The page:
Q: I was wondering if anyone’s asked about coasting versus braking into Turn 2 and Turn 9 at Willow Springs? The winner of a race I drove in did not brake into 2. Half the field brakes, while the other half doesn’t. I tend to go full throttle a bit longer on the straight, turn slightly into 2, straighten the wheel, and lightly brake in a straight line as I dive down the hill into 2. Although it’s faster for a split second, I’m thinking it upsets the car a bit too much and prevents a smooth transition as Turn 2 compresses and starts heading gradually uphill. It puts the car on its nose going downhill. I have been reluctant to try coasting and turning to set my speed as it feels slow not to hustle the car, but the trade-off to get a faster entry transition and preserve a flatter platform might be worth it. Likewise, I don’t quite get how the winner didn’t brake going into Turn 9. We’re going about 140 at that point which feels very fast to trust a downshift and coast! We have identical cars and tires. He must have coasted and downshifted and turned the wheel to slow down enough to make 9, but again it feels slow not to accelerate longer out of 8 and do some soft-braking with straight hands before turning into 9. Thoughts?”

A: My first thought is that just because someone won a race, it doesn’t mean that they’re doing everything better than everyone else. Of course, you know that. Without data and/or precise segment times, it’s hard to know which method is faster – and that’s assuming that everything else is also equal. You say you have identical cars and tires, but are they identical? Are the setups identical? The life of the tires? Driver weight? Engine? On and on….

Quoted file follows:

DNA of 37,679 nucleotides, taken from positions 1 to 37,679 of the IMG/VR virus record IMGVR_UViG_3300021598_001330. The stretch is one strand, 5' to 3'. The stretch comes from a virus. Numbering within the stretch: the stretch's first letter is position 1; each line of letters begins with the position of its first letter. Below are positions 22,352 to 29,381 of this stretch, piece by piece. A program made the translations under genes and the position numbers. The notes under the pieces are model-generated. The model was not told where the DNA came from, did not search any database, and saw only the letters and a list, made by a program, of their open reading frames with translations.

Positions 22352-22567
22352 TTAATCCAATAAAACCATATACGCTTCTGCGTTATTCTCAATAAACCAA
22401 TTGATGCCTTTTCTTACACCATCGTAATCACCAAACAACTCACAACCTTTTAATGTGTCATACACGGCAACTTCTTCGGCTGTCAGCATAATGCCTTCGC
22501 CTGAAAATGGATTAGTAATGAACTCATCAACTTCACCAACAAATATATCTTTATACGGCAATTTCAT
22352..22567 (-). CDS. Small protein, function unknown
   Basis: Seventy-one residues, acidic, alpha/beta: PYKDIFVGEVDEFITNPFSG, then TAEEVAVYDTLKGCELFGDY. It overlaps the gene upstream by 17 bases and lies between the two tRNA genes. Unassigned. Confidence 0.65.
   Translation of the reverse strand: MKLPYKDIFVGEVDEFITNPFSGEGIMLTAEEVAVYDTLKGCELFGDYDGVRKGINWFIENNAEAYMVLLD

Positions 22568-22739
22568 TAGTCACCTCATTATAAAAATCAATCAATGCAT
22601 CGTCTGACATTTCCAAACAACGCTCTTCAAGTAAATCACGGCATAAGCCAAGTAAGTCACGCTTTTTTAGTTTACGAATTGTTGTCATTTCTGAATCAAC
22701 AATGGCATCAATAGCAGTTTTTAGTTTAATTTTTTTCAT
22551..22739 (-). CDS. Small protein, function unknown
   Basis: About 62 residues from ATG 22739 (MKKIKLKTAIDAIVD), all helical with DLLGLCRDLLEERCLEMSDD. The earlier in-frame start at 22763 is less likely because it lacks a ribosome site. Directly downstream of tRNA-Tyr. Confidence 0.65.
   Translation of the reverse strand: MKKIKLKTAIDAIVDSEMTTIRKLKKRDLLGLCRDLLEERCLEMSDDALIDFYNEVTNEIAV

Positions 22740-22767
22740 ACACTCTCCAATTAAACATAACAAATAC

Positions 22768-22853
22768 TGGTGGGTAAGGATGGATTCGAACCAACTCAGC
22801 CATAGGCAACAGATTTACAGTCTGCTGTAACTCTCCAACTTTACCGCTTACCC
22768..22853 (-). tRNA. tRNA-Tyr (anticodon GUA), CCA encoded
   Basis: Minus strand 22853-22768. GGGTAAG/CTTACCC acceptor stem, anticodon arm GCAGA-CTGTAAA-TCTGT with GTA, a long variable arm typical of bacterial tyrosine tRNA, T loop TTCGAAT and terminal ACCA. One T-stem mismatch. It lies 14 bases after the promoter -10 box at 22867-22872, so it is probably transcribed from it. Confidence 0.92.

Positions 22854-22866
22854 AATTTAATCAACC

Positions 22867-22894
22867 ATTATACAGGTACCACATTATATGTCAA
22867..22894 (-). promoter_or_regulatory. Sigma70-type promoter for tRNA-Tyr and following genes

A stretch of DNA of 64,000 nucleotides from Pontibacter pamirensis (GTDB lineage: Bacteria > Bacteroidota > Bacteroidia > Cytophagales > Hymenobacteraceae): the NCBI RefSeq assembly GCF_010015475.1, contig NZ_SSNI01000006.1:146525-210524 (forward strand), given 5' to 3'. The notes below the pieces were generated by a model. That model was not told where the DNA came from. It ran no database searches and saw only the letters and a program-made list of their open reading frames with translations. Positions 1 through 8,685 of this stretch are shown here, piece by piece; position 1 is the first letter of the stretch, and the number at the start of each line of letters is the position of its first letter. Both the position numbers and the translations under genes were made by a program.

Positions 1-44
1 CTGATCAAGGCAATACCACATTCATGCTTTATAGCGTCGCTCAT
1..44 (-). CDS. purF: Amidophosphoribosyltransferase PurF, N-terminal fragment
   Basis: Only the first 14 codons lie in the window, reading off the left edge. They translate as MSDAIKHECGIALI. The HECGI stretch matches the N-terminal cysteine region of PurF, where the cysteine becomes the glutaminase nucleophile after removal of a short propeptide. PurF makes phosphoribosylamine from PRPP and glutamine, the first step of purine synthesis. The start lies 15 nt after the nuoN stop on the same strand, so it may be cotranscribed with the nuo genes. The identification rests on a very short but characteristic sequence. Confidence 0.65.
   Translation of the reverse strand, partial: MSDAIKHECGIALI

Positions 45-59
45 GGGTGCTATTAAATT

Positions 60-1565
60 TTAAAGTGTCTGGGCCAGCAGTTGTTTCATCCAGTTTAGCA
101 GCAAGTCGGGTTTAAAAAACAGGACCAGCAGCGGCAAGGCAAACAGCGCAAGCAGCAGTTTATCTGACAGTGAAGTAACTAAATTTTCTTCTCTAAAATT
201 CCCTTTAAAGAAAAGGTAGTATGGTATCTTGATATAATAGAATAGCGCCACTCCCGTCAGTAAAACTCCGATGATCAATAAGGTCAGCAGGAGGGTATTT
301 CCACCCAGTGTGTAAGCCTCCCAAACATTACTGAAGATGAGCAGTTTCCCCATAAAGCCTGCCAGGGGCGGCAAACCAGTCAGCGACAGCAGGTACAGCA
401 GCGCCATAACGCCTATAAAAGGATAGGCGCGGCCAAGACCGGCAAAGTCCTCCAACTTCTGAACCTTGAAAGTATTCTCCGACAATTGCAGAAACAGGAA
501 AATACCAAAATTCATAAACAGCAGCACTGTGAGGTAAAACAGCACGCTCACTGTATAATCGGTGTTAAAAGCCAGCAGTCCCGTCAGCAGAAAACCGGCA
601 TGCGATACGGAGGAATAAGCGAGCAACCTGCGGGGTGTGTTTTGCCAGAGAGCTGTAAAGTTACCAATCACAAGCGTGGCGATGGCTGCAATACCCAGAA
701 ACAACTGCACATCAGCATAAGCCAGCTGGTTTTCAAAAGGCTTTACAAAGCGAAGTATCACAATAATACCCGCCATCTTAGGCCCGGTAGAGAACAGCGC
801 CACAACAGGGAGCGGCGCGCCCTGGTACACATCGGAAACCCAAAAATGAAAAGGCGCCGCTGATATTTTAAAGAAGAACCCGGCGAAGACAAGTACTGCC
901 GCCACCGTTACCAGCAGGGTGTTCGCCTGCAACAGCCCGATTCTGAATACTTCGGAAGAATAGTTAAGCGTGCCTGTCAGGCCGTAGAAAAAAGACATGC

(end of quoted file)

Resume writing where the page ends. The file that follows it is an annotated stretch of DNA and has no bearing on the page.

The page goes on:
Could it be that you’re slightly faster in turns 2 and 9, and yet the other driver is faster in other places? Or vice versa?

I have done back-to-back comparisons on the same car in fast corners, with a longer throttle lift versus a quick brush of the brakes, and the fastest was… it depended on the specific corner, and the driving style. And here’s the thing: Are you maximizing your style/approach? Is the driver who won the race maximizing their style/approach?

All you can do is focus on being the best you can be with the technique you’re using, and then see how that compares – in that segment – with other cars/drivers. What works for you may not work for another driver/car. Of course, it is very worthwhile to try what other drivers are doing, and give it enough practice time so you feel like you’re maximizing that approach, but don’t get caught up in it. I’ve seen two elite level pro drivers in the same team, with the same setup on their cars, who drove certain sections of the track differently. And when they each tried the way their teammate drove, they were slower.

I’ve driven a lot of laps at Big Willow, and I’ve driven cars where I could barely breathe the throttle entering 2 and 9, and others where it was faster to brush the brakes. I’ve also driven cars where it was flat full throttle in both, and the only speed adjustment was the scrub of the front tires. And wow, I love that track! It’s so much fun, so fast.

Finally, do you ever wonder if the driver who won the race is at home right now thinking, “Hmmmm… that driver who finished just behind me seemed a bit faster than me in 2, and maybe even 9. I wonder what he was doing?”

So, there you go… a non-definitive answer!

NOTE: If you don’t want to wait for me to answer your question(s) here (which can take months, since I have so many!), you can always use my new SpeedSecrets.ai by signing up at SpeedSecrets.ai. The real beauty of using this app is that you can get out of your car after a session on track, and immediately ask it questions and get your answers, as well as what you should work on for the next on-track session. Since it’s “trained” only with my content, it really is like having me with you at the track.